The Pure Lempuyang Temple, although the name probably doesn’t ring a bell, you may have seen it in one of the many photographs seen on Instagram of iconic Bali landscapes: someone among Bali’s typical divided gates, the Agung volcano in the background and all perfectly reflected by what appears to be a pond of water.
To our surprise, when we arrived at the temple we discovered that this photograph has a trick. In reality, there is no pond of water, but a local who, when he is going to take your picture, places a mirror right in the middle of your mobile phone camera. The photograph comes out with this very misleading, but at the same time, very efficient effect. Even so, all in all, thanks to the views of the Agung volcano, the wonderful picture you will take as a souvenir and the beautiful walk through the mountain between temples, it is a place worth visiting.
4. Besakih Temple, the Mother Temple of Bali
Once you’re settled in Amed, you can make a return trip to Besakih Temple. Coincidentally, it is also considered one of the six Sad Kahyangans, but it is the most important of them all.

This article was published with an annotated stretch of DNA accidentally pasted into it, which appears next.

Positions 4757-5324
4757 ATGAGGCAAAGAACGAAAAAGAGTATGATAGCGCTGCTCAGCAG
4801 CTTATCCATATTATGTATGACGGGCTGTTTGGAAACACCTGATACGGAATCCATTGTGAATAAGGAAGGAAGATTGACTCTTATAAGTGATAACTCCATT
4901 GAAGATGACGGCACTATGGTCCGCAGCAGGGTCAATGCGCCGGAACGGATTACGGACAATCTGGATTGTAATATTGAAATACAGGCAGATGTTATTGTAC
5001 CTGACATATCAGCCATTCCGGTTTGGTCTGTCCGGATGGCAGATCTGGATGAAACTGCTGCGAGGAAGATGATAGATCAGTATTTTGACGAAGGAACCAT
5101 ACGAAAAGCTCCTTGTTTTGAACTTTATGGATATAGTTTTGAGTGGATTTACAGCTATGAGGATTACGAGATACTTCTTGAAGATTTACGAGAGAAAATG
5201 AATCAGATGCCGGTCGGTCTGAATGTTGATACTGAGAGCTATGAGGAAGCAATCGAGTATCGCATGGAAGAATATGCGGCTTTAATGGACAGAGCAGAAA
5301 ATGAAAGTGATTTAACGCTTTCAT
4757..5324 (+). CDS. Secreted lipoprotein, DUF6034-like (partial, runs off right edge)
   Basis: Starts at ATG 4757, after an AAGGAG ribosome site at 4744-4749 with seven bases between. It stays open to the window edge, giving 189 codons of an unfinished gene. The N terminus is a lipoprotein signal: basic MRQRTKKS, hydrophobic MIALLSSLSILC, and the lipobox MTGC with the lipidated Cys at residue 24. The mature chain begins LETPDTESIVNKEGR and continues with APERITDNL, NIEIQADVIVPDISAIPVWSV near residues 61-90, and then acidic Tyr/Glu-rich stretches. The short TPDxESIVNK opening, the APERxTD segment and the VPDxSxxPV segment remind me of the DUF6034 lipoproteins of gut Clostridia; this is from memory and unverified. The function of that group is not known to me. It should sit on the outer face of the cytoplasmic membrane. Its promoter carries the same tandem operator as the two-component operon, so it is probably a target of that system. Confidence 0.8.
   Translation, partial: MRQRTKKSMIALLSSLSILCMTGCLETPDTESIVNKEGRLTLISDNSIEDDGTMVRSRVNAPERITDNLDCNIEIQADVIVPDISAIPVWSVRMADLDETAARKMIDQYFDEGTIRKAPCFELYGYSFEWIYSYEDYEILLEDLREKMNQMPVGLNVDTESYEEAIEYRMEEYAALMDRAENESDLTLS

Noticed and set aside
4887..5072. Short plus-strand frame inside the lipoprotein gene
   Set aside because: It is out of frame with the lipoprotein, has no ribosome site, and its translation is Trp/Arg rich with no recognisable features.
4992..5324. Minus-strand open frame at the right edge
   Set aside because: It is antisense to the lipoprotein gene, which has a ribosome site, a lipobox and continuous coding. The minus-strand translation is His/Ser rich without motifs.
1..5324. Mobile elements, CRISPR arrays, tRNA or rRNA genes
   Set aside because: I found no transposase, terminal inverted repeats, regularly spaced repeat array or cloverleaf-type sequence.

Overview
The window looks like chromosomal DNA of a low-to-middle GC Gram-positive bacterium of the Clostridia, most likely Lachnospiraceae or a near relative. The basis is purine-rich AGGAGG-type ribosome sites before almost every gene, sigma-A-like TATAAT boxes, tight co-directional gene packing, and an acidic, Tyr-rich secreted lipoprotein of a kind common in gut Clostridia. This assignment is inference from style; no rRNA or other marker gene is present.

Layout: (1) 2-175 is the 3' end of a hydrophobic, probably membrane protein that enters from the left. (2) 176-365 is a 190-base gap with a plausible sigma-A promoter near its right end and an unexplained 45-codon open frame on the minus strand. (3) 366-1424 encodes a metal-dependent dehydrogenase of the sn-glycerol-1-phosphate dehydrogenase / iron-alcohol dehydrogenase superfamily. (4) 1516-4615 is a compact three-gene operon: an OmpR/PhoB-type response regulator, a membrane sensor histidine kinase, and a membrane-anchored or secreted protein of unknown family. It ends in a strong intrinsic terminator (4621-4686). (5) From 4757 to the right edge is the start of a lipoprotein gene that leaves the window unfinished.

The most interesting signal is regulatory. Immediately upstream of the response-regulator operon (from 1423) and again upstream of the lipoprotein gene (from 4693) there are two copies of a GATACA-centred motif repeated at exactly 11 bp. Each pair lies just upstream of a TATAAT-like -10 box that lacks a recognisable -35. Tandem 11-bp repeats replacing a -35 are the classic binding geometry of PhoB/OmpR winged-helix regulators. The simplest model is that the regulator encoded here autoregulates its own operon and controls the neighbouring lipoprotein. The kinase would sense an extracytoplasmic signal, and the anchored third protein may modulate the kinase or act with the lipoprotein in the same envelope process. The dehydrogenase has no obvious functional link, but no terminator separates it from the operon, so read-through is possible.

It is located on the slopes of Mount Agung and is also a temple complex where the largest is the Pura Penataran Agung. The entrance to the temple costs 50,000 Indonesian rupees (3 euros). From there you can climb to the top of Mount Agung on a night route of about 8-10h.
5. The beautiful Tirta Gangga Park
Tirta Gangga Park is an old water palace built in 1946 by King Karangasem. The name of the park, literally means “The Water of the Ganges” making mention of the sacred waters of the river Ganges according to the beliefs of Hinduism.
In 1963 the complex was almost completely destroyed by the eruption of Mount Agung. Today, it is carefully rebuilt. It is characterized by large fountains surrounded by gardens and curious statues.